1. Comment by Elizabeth Ash posted on

    Sadly, it is not the case that stakeholders are in at the ground level.

    Library users, library campaigners, library workers and the unions were frozen out from the off and little has persuaded the Taskforce to address this. This is a point that has been raised many times, including directly with the Taskforce on several occasions -early on at an SCL stakeholder meeting with library campaigners and again at the Speak Up for Libraries conference, for example. It is also a point that was stressed and pursued by The Library Campaign, but to no avail.

    I raised this again at the workshop at the British Library in London, attended by just a dozen or so people last week, not long after the event in Brighton was cancelled due to low numbers.

    Whilst this exercise may give the appearance that the most precious of voices are being heard, I can assure you that it is certainly not the case, and it is not for want of trying to press the point home to the Taskforce.

    Reply
  2. Comment by Geoffrey Dron posted on

    "It is hard not to feel that the ‘Libraries Deliver’ document is the beginning of a new chapter in the history of public libraries. The Libraries Taskforce still have a long-road ahead, but one of the most vital activities under way has already begun: people are talking. Not just library folk talking amongst themselves either, the most significant thing here is that many different partners and stakeholders are in at the ground-level helping to shape a united approach to service delivery."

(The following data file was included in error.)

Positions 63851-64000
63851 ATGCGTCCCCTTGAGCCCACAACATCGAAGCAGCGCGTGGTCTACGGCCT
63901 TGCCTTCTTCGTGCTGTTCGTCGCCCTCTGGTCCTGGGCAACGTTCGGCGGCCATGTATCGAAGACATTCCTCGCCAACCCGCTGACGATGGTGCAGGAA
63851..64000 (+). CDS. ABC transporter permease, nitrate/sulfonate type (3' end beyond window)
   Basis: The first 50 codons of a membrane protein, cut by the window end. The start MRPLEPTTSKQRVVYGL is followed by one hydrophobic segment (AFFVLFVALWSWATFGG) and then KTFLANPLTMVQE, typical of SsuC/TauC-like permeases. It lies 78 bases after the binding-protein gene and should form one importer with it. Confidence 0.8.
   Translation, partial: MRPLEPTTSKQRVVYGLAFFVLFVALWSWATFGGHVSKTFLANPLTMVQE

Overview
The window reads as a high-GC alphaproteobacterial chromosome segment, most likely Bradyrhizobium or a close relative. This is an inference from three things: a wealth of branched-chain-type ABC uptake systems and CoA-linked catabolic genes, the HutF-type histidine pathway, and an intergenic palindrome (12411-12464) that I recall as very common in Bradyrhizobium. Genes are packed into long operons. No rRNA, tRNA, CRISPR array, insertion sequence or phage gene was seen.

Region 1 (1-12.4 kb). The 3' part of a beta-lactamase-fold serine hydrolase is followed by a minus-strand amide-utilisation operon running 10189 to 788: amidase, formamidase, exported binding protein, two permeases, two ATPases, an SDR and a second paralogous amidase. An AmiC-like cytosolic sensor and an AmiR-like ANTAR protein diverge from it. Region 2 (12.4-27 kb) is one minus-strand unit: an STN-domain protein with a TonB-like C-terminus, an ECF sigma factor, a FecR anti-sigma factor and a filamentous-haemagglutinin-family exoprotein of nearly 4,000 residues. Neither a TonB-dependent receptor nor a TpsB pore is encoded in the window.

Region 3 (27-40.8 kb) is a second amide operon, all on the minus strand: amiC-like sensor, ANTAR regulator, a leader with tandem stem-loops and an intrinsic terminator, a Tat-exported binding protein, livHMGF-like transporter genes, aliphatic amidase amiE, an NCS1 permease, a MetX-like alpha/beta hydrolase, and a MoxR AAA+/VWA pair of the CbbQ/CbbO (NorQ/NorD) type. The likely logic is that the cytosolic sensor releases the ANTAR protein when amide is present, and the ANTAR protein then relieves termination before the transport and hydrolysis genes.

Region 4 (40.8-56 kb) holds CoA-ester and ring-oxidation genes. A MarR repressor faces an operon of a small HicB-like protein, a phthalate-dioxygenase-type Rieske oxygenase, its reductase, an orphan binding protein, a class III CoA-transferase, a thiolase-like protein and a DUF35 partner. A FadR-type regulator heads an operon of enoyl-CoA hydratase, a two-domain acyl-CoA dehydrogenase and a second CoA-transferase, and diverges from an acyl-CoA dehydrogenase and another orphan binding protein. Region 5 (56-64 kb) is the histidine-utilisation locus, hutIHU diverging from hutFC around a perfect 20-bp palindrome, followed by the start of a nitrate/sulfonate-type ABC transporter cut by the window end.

This sounds like it's been written by a PR firm. It reeks with complacency. All sense of urgency has been expunged in favour of a reference to 'a long road ahead..'. Well, as that road is travelled, cash-starved councils like Lancashire will be continuing to decimate library services while Vaizey sits on his hands in the DCMS's ivory tower.

    If anything, this sort of rubbish merely confirms the growing suspicion that the Taskforce has been set up by the DCMS and LGA to disguise inaction with reference to the Sieghart report. It's hard not to feel that it's an exercise in the black arts for which Whitehall is infamous.

    Reply